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South African Journal of Animal Science

On-line version ISSN 2221-4062
Print version ISSN 0375-1589

S. Afr. j. anim. sci. vol.34 n.5 Pretoria  2004


Mineral composition of certain Atriplex species and Cassia sturtii



W.A. van NiekerkI, #; C.F. SparksI; N.F.G. RethmanII; R.J. CoertzeI

IDepartment of Animal & Wildlife Sciences, University of Pretoria, Pretoria 0002, South Africa
IIDepartment of Plant Production & Soil Science, University of Pretoria, Pretoria 0002, South Africa




The objective of this study was to quantify the macro and trace mineral concentrations of Atriplex canescens, A. halimus, A. nummalaria and Cassia sturtii at two different sites in South Africa. Statistically significant differences in Ca, P, Mg, Se, Zn and Mn concentrations occurred between plants and sites. Calcium, Mg, Zn and Mn were present in sufficient concentration to meet nutrient requirements of small ruminants, but P was deficient at Lovedale, Northern Cape and Se at Hatfield, Gauteng. The Atriplex spp. have in general higher macro- and trace mineral concentrations at both sites than C. sturtii.

Keywords: Atriplex, Cassia sturtii, minerals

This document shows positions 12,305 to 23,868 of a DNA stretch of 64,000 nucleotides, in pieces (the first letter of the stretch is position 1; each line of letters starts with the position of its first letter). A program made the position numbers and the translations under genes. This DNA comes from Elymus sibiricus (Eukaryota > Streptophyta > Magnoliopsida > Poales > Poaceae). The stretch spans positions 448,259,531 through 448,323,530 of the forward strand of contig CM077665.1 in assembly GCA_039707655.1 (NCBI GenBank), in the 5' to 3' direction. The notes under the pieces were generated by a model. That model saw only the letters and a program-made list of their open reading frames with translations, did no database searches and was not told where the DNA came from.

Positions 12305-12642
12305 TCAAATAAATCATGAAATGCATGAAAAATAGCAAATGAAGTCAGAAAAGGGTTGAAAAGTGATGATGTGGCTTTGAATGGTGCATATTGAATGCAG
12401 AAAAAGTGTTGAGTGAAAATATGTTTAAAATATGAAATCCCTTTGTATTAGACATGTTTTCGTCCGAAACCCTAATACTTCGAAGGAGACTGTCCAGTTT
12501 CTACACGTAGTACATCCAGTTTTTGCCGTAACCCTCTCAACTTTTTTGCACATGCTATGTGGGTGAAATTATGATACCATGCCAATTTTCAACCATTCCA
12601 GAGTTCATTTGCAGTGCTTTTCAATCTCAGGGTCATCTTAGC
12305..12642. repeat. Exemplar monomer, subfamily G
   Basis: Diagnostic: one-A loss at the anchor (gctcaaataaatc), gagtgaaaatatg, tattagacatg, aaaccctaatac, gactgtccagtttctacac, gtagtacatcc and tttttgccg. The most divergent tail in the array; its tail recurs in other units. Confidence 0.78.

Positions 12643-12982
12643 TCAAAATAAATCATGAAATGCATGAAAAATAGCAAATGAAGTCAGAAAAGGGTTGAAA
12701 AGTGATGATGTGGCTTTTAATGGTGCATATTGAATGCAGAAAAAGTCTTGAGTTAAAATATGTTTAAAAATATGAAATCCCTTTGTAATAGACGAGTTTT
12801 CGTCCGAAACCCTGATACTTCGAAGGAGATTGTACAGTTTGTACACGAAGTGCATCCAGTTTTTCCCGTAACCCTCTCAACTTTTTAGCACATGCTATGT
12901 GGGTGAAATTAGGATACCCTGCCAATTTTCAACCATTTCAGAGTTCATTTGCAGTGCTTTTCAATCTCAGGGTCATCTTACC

Some Atriplex species can, in theory, measure up to the requirements of a production ration according to their chemical composition. However, the relative poor production results of small stock browsing Atriplex species can be attributed to the fact that plant material is unpalatable or unacceptable to them, or that intake for productive purposes is inadequate (Wilson, 1966). The purpose of this study was to evaluate the interspecies and area variation for macro- and trace mineral concentrations between Atriplex canescens, A. halimus, A. nummularia and Cassia sturtii.


Materials and Methods

Leaves of Atriplex canescens (Pursch.) cv. Santa Rita (Fourwing Saltbush) (Origin: North America), A. halimus L. (Origin: Asia, Mediterranean), A. nummularia L. (Oldman Saltbush) (Origin: Australia) and Cassia sturtii (Origin: Australia) were collected from two experimental sites differing in ecological conditions. Site one was at the Experimental Farm of the University of Pretoria, Gauteng, South Africa (coordinates 025°15'28.9" E, 25°45'03.6" S). It is a summer rainfall area with a precipitation of 650 mm per annum. The soil type is a Hutton form (MacVicar et al., 1977), well drained, slightly acidic and consists of a good nutrient status. The Hutton type is a deep clay-loam soil with approximately 25% clay and an effective depth of 600 mm+. According to soil analysis, the soil pH(H2O) was 5.7, the P status and K status were 250 and 200 mg/kg respectively while Ca, Mg and Na status were 800, 400 and 40 mg/kg, respectively.